Are you brand new to
At the Supers Technical Association, we believe there's
nothing wrong with being a newbie. We just don't want you to be a clueless newbie!
Don't be embarrassed and
don't worry - here's help for you.
Spend some time
here, browse the links we gathered for you and in no time you'll be a pro! Surfing the net
and communicating via email - fun, entertaining, educational!
If you've come
across a website that has been helpful to you as a newcomer but don't find it listed here,
let us know about it. We'll share it with all our
Email Etiquette (useful information for you if you're new to
One of the first and most important things
for an internet newbie to learn is email etiquette. There are right ways and wrong ways to
do many things, according to those who've been around the net for the last several years,
and doing things the wrong way can anger and turn off the old-timers on the web.
Use lower case letters for e-mail
addresses (even though it really doesn't matter). Note, however, that URLs (Uniform
Resource Locator, or web addresses) for the WWW are case-sensitive and must be entered
exactly as designated (sometimes a combination of upper and lower case letters).
To delete several sequential e-mail
messages at once, use the shift key when selecting each one. Alternatively, to delete all
sequential messages at once, select only the first message and the last message in the
series using the SHIFT key.
Sometimes you will want to copy and
paste text between e-mail messages and Web browsers and the COPY/PASTE commands will not
be available in the menu. [For the shortcuts below, if you have a Macintosh, use the
COMMAND key (apple logo) instead of the CONTROL key.]
Select the text by highlighting it
(to select all text, hold down the CONTROL and A keys together).
To copy text, press the CONTROL and
C keys together.
To paste text, press the CONTROL
and V keys together.
Send attachments to people only if
you know that:
they have the originating software
(e.g., MS Word, Powerpoint, Excel, etc.);
they have the same version or later
version of the software (if they have an earlier version, you will need to do a "save
as" and save the file in the lower version;
they know how to receive and open
you have checked with them first.
Most warnings about viruses (Trojan
horses, worms, etc.) that "wipe out" all computer files are hoaxes. Be very
careful about passing along information about viruses; try to verify that it is real
before you do so. More information about real viruses and hoaxes can be found at these Web
CERT-advisories from the Computer
Emergency Response Team at Carnegie Mellon University. A dangerous new virus, worm, etc.,
would be near the top of the list.
Do not pass on these virus hoaxes
to friends (or mailing lists) without searching
or another search engine for the supposed virus's name. When
you get the results of the search, look particularly for hits in the newsgroup
EMAIL VIRUS INFECTIONS
To prevent being infected via
e-mail, never open attachments from someone that you do not know well. Never open
attachments that end in ".exe" no matter whom they are from.
If you do not have a virus
protection program such as Norton AntivirusTM,
get one! Then protect against
new viruses with free weekly visits to the company's Web site.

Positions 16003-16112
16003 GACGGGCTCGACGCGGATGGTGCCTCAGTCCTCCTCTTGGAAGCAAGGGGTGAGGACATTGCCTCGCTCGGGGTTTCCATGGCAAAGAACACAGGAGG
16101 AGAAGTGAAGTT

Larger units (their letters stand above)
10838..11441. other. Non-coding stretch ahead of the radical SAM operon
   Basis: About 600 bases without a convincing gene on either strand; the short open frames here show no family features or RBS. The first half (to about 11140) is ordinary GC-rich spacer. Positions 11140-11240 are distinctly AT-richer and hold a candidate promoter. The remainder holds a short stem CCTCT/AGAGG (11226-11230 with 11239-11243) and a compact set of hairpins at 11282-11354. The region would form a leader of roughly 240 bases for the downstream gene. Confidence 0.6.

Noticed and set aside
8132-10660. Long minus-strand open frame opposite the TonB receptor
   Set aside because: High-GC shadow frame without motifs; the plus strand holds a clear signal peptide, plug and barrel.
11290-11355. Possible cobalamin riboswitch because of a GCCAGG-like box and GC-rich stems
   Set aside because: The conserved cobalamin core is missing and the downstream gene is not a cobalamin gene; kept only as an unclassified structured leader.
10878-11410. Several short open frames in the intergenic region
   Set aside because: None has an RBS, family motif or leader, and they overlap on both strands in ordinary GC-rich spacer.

Do not get snookered by chain
letters. A chain letters is any e-mail that asks you to pass the letter to someone else,
usually as many people as possible. Either delete the letter or pass it to your system
Once you have e-mail it will be
difficult to give it up when on holidays, although you probably should. <;-)
To access e-mail while traveling,
get a free e-mail account from Hotmail, AltaVista, Yahoo, etc. Let your friends know the
address and consider having e-mail from your regular e-mail account forwarded. With the
free account you will be able to access your e-mail anywhere that you can use a computer
that is connected to the Internet, providing that it has a Web browser (Netscape, MS
Internet Explorer), which would be the norm.
where you will be traveling. Another possibility is university computer labs, which
typically are accessible by anyone who wanders in when they are not booked.
Do not use all capital letters, as
this is considered SHOUTING.
Unfortunately, the written word
often comes across as harsh without the benefit of eye contact, voice inflection, and body
language. That's why we have smileys (emoticons) such as <:-( and <8-) If you are
joking, use an emoticon or type "grin" inside less than and greater than
Do not forward personal messages
that you receive to others without the knowledge and permission of the original sender.
Like all mail, the senders of e-mail have the right to expect that their correspondence
with you is private. It is common courtesy that you would not break that trust without
That said, consider everything that
you send by e-mail to be public. You never know where it will end up. It is simply too
easy for people to forward messages by e-mail. Because of this, make it a rule never to
say anything in an e-mail message that you would not say in public.
Be aware that employers have the
right to examine e-mail that is sent and received on company e-mail accounts. In effect,
the e-mail is their property. This also applies to student e-mail privileges on university
accounts and laboratory information systems. Often an employer or university will use this
right only when investigating wrong-doing. Keep in mind that laboratory information
systems are to be used only for laboratory-related business.
Technologists love acronyms, which
is a good thing since communicating on the Internet is full of them. When you use one with
a friend for the first time, give the explanation. For example:
BTW (by the way)
TIA (thanks in advance)
C4N (ciao for now)
LOL (laughing out loud)
Always use a subject line. Some
people discard e-mail without them.